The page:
Relying on one source of provider performance data is foolhardy. Nevertheless, bill review data is often used, but by itself is inadequate to tell the whole story. Claims level data is also critical to weigh return to work data, indemnity payments, and legal involvement associated with claims and ultimately, to individual doctors. None of these data items are found in bill review data, yet these are essential to complete analysis of provider performance. Because in Workers' Comp, doctors drive the non-medical claim costs as well as the direct medical costs, these data items are essential to evaluating the quality of their performance.

Data Quality
The problem of data quality can be even stickier. Traditionally, medical provider records are kept in the claims database, along with records of other vendors for payment purposes. All that is needed for bill payment is a name, address, and tax ID. Unfortunately, the same provider is frequently added to the database when a new bill is received. This outdated database management practice leads to slightly different records added for the same provider.

Data Optimization
To evaluate medical provider performance, more information about individual providers is needed such as accurate physical addresses. PO Boxes will suffice for mailing checks, but injured workers cannot be sent there for treatment.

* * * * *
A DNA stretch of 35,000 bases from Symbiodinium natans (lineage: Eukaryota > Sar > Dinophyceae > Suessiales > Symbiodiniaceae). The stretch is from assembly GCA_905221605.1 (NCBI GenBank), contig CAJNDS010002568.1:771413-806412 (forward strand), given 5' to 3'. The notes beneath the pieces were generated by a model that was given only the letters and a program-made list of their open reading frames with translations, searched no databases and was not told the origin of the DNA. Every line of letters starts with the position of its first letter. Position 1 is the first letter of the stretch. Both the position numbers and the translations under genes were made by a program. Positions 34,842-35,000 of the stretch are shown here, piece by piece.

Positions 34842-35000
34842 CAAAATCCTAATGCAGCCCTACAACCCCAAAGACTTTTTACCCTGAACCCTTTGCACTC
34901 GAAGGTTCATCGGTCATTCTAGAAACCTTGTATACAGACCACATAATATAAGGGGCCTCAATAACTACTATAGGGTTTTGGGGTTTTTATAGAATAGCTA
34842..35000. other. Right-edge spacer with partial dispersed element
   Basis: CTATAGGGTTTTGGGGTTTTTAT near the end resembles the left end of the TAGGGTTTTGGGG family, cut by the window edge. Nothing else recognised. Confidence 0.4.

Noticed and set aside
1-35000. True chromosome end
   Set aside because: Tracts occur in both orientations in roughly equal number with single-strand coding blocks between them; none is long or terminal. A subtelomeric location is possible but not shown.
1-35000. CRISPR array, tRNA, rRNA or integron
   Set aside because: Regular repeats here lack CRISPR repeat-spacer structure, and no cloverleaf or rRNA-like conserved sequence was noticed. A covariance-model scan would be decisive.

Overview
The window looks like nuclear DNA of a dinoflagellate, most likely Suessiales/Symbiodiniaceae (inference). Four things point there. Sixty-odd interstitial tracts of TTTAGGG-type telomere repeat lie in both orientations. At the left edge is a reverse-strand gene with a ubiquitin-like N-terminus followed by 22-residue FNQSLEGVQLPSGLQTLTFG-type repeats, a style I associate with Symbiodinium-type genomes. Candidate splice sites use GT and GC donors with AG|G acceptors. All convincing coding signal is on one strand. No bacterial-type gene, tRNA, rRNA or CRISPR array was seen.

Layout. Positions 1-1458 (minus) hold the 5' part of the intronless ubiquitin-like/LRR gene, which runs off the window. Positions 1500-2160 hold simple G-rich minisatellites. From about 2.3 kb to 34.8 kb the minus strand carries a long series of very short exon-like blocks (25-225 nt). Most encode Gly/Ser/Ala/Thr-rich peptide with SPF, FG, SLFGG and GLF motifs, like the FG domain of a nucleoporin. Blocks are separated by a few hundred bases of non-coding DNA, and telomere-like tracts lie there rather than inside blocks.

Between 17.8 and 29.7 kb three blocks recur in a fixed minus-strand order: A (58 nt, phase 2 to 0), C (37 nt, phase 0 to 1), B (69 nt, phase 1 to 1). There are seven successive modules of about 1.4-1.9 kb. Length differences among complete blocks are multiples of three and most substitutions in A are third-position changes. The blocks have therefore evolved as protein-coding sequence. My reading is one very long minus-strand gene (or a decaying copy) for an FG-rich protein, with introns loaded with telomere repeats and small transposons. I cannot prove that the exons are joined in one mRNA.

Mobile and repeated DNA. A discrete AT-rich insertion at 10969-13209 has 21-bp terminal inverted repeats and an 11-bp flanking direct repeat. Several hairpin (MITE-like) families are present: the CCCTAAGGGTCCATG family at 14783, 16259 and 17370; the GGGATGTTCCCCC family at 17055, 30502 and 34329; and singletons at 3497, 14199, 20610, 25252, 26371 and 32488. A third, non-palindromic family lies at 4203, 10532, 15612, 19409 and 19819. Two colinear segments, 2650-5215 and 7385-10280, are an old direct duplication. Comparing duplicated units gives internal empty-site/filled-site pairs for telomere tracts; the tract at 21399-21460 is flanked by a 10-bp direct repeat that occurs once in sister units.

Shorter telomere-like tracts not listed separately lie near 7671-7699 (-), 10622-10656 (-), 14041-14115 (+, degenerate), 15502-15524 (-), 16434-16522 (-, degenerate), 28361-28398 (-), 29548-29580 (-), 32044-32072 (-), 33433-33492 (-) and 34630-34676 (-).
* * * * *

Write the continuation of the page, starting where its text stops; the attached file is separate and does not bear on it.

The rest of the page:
Merge Duplicate Records
Tax ID's are still important for reimbursement and 1099 purposes, but often multiple doctors are represented by one Tax ID. To evaluate provider performance, individuals must be differentiated in the data. State medical license numbers and NPI (National Provider Identification) numbers are needed. Frankly, some doctors deliberately obfuscate the data by operating under multiple Tax ID's and multiple NPI numbers. Consequently, provider records must be merged, scrubbed, and optimized before any analysis can begin.

What To Do
For most organizations, choosing best practice providers by analyzing the data is challenged by the shortage of accurate and complete data. Therefore, those wanting to control costs by choosing the best providers should obtain provider performance analysis and scoring from a specialty third party, one that is expert in data integration from multiple sources, as well as provider data scrubbing and optimization.

When behaviors of doctors are analyzed using clean, integrated data, the well-informed and well-intentioned in Workers' Comp will rise to the surface.

1 Tips for Building a Medical Provider “A” Team and More Tips for Building a WC Medical Provider “A Team”